Hotter weather, stronger typhoons, coral reef death, and physical and mental health risks are among the major challenges detailed in a new report on climate change in the CNMI.
The report, issued over the weekend, says climate change is expected to disrupt many aspects of life in the CNMI. Those who are already vulnerable—including children, the elderly, low-income families, and individuals with disabilities—are at greater risk from extreme weather and climate events.
Among its key findings are that the number of typhoons are expected to go down but for typhoons intensities to go up, which means fewer but stronger typhoons every year, delivering higher wind speeds and more rainfall. Also, sea levels are rising and are expected to become damaging, exacerbated by high tides, storm surges, and coastal erosion.
“More frequent and intense coastal flooding and erosion are anticipated to affect properties and infrastructure in the coming decades as sea level rise accelerates,” the report said.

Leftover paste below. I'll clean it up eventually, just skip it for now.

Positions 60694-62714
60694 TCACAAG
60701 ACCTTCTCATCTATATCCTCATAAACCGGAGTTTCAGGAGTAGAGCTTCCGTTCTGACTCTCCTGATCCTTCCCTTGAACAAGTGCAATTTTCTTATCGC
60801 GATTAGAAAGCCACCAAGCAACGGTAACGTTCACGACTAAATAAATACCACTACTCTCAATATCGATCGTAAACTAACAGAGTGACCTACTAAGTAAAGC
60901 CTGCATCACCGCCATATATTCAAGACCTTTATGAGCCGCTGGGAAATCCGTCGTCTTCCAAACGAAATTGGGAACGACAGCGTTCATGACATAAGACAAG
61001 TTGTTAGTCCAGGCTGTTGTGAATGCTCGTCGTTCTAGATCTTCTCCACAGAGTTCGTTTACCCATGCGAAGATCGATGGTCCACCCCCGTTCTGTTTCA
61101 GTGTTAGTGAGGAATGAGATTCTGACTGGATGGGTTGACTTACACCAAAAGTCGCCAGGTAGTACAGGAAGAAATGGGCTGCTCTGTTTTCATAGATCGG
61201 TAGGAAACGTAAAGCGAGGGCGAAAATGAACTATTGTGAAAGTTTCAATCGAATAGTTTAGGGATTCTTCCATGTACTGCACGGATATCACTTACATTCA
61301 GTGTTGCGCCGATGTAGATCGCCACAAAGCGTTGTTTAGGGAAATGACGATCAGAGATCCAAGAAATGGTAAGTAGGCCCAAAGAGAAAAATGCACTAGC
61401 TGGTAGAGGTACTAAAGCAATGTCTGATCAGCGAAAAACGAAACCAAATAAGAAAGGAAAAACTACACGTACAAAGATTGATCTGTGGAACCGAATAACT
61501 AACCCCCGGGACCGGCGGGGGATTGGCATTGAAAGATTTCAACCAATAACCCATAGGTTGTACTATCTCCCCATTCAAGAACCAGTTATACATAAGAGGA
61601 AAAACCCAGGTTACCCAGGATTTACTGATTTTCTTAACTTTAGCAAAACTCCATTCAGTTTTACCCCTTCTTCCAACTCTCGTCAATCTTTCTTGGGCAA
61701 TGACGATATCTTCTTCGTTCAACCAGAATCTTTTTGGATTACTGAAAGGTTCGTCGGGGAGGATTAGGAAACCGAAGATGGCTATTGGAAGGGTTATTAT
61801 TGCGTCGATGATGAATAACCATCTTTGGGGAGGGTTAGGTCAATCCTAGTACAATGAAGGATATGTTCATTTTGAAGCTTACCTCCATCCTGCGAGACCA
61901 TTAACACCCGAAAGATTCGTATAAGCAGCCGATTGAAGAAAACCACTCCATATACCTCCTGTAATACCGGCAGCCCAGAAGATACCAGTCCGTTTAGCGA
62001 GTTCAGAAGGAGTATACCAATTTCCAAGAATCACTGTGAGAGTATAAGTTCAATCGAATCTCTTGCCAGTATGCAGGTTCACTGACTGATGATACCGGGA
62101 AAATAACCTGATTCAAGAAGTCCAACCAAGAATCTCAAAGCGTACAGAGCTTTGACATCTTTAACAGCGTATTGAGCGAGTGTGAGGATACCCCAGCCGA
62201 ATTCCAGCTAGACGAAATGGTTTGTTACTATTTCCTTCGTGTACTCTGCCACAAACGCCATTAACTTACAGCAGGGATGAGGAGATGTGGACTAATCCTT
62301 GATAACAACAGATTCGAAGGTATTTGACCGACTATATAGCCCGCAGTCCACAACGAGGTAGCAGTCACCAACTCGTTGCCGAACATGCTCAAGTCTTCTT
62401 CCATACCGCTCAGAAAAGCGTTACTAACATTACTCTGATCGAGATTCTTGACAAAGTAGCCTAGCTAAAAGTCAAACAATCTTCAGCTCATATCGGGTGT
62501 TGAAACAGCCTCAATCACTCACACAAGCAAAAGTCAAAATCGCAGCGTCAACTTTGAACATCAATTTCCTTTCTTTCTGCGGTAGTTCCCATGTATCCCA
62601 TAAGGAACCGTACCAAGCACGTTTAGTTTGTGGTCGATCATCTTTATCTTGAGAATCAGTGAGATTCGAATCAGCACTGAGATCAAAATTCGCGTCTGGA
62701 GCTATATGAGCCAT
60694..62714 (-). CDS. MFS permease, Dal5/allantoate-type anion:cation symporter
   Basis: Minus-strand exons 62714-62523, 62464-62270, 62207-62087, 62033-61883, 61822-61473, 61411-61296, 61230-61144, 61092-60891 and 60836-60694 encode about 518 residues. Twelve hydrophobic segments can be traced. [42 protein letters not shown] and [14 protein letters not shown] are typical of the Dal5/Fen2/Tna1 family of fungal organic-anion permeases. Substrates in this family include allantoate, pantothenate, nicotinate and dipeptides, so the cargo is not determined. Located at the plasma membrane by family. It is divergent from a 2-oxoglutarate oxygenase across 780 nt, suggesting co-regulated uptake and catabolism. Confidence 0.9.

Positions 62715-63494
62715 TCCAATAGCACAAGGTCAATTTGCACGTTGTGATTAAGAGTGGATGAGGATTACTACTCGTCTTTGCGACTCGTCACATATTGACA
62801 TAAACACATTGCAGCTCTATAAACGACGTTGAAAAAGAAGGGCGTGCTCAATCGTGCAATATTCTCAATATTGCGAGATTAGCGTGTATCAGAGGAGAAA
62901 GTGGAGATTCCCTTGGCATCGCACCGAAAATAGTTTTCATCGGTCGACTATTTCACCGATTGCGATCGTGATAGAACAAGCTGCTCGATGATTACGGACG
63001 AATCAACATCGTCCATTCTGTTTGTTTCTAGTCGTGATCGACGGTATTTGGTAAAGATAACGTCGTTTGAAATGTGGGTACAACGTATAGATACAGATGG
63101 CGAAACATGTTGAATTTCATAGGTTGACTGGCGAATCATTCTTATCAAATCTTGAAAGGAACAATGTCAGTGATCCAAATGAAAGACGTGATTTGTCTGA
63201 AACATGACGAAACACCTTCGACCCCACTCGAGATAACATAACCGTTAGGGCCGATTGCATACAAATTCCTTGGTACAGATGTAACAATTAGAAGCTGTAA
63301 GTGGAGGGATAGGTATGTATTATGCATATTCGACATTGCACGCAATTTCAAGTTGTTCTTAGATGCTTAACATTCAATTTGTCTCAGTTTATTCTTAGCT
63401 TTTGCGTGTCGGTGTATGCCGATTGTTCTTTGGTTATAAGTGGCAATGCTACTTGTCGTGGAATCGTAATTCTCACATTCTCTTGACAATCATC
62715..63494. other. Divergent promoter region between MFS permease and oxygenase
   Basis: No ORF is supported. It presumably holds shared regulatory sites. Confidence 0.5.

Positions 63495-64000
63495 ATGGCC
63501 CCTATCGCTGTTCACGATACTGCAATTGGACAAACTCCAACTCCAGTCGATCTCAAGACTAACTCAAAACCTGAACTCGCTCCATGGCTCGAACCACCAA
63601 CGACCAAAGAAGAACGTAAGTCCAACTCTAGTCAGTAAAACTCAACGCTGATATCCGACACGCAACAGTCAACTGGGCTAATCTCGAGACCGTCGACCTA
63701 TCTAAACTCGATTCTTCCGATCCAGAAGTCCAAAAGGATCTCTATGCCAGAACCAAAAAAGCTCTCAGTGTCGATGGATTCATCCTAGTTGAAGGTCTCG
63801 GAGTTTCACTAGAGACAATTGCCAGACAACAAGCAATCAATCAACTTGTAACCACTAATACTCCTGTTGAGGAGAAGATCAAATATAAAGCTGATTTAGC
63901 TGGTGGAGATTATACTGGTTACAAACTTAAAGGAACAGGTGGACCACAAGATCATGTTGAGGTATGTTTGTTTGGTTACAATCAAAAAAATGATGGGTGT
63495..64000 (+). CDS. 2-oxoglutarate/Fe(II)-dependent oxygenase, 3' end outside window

Also, air temperatures are projected to keep rising under all future warming scenarios.
Among the threatened resources include high-value coastal infrastructure and the millions of dollars that ocean ecosystems add to the CNMI economy annually.
The report, called “Climate Change in the Commonwealth of the Northern Mariana Islands: Indicators and Considerations for Key Sectors,” was prepared by the Pacific Islands Regional Climate Assessment, which is a consortium of several government, nongovernment organizations, and research entities. It is one in a series of new PIRCA reports aimed at assessing the state of knowledge about climate change indicators, impacts, and adaptive capacity of the US-Affiliated Pacific Islands and the Hawaiian archipelago. (More details on Thursday; see Environment section)
Authors from the CNMI Office of Planning and Development, the National Oceanic and Atmospheric Administration’s Office for Coastal Management, and the East-West Center—along with 50 technical contributors from local governments, NGOs, researchers, and community groups—developed the CNMI PIRCA report.